Objective 2 is still not understood. It is believed the higher FOO between 2007 and 2011 was probably due to the ability of the volunteers to detect terrapin or terrapin sign. So, it is not known at this time whether the relative abundance of these animals have declined in the western panhandle or not. As the volunteers get better, we will see over time how the numbers change.

The effort of mark/recapture using modified crab traps has not been very effective. Traps have been deployed with much effort at four sites with very little success. That portion of the project has been suspended while searching for a better method of capture.

At two of the long-term monitoring sites, the relative abundance data suggests a decline in terrapins at those locations. However, as mentioned, confidence in the relative abundance data needs to increase before any strong conclusions can be drawn. These data do suggest small populations at all locations, between 20-50 animals. The citizen science effort will continue, and we hope a more robust population study will follow.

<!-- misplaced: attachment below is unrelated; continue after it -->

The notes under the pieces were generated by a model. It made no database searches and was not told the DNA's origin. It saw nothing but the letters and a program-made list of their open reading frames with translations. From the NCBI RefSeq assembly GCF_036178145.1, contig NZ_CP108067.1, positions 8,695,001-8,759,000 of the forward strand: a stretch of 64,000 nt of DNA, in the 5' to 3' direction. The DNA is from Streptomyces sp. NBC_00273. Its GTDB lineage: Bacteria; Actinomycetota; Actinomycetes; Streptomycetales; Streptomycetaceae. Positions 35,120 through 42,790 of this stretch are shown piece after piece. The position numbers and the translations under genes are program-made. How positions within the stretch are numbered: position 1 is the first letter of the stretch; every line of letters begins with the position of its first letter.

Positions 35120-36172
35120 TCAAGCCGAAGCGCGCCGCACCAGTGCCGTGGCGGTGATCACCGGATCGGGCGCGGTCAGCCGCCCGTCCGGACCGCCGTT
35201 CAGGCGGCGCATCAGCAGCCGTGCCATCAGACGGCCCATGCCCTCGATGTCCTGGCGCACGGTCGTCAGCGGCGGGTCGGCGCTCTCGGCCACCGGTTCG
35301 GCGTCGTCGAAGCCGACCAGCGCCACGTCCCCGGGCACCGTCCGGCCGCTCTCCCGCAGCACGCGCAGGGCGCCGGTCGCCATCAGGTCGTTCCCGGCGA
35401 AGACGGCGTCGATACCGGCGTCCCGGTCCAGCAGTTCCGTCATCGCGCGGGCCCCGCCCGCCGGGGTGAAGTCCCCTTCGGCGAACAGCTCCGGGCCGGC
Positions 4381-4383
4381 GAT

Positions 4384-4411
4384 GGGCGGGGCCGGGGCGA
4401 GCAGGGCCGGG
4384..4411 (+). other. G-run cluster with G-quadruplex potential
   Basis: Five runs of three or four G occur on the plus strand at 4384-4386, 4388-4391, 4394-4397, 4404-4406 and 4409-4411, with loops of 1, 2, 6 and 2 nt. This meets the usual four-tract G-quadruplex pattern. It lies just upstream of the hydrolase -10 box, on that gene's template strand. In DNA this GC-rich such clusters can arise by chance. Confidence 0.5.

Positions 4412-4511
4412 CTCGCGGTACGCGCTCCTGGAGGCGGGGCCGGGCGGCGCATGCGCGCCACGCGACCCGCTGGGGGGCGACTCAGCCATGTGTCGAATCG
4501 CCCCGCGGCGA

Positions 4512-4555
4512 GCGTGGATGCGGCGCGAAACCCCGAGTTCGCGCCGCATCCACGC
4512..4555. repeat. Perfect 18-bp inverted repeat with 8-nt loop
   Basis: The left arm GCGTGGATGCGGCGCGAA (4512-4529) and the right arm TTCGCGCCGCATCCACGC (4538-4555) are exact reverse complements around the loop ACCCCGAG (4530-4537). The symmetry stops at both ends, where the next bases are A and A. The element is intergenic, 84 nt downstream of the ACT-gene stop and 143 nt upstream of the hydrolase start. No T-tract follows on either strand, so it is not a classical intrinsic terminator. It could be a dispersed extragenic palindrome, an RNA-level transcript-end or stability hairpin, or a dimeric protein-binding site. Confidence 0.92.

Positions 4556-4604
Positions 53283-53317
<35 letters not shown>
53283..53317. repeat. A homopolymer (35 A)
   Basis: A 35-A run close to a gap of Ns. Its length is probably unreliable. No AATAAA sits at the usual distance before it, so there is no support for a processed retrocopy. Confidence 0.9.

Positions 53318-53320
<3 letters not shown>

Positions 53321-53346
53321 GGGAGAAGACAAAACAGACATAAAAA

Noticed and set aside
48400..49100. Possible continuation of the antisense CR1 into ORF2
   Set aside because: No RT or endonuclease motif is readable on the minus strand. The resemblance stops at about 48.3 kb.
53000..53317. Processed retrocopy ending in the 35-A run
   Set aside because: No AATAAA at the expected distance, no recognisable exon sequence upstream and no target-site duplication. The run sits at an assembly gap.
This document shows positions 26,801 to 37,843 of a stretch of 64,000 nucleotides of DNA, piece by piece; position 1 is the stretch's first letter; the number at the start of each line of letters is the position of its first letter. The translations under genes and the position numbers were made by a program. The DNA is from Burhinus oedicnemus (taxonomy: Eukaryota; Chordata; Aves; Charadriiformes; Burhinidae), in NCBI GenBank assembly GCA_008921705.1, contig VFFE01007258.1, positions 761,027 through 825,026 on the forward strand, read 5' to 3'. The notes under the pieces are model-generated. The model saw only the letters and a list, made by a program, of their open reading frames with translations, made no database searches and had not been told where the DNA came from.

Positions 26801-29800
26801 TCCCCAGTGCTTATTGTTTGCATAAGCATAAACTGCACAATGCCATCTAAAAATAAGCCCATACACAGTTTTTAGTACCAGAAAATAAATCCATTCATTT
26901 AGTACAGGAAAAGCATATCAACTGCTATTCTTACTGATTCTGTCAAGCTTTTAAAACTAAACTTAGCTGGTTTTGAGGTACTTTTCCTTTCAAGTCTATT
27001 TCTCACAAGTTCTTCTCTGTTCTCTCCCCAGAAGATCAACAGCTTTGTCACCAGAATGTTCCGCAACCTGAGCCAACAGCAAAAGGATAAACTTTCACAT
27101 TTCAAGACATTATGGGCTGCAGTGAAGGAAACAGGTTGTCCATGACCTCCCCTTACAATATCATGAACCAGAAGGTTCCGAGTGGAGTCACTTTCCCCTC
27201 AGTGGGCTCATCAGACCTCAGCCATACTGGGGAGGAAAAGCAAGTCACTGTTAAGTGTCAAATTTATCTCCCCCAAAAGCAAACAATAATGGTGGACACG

ACKNOWLEDGEMENTS

The author would like to thank the students from the Institute of Coastal and Marine Studies at B.T. Washington High School for assistance developing and conducting the early portion of this project.

Tom Mann from the Mississippi Department of Wildlife for the protocol on relative abundance based on nesting activity.

George Heinrich (Florida Turtle Conservation Trust, Florida Diamondback Terrapin Working Group)
Dr. Joe Butler (University of North Florida, Florida Diamondback Terrapin Working Group)
Dr. Andy Coleman (Birmingham Audubon Society, Gulf Coast Diamondback Terrapin Working Group)
Dr. Thane Wibbels (University of Alabama Birmingham, Gulf Coast Diamondback Terrapin Working Group)
Dr. Ken Marion (University of Alabama Birmingham, Gulf Coast Diamondback Terrapin Working Group) for their assistance, guidance and advice on this project.

Dan Catizone (U.S. Geological Survey, University of Florida)
Dr. Margaret Lamont (U.S. Geological Survey)
for their assistance, guidance, advice, and supply support.

Bob Pitts (Gulf Islands National Seashore)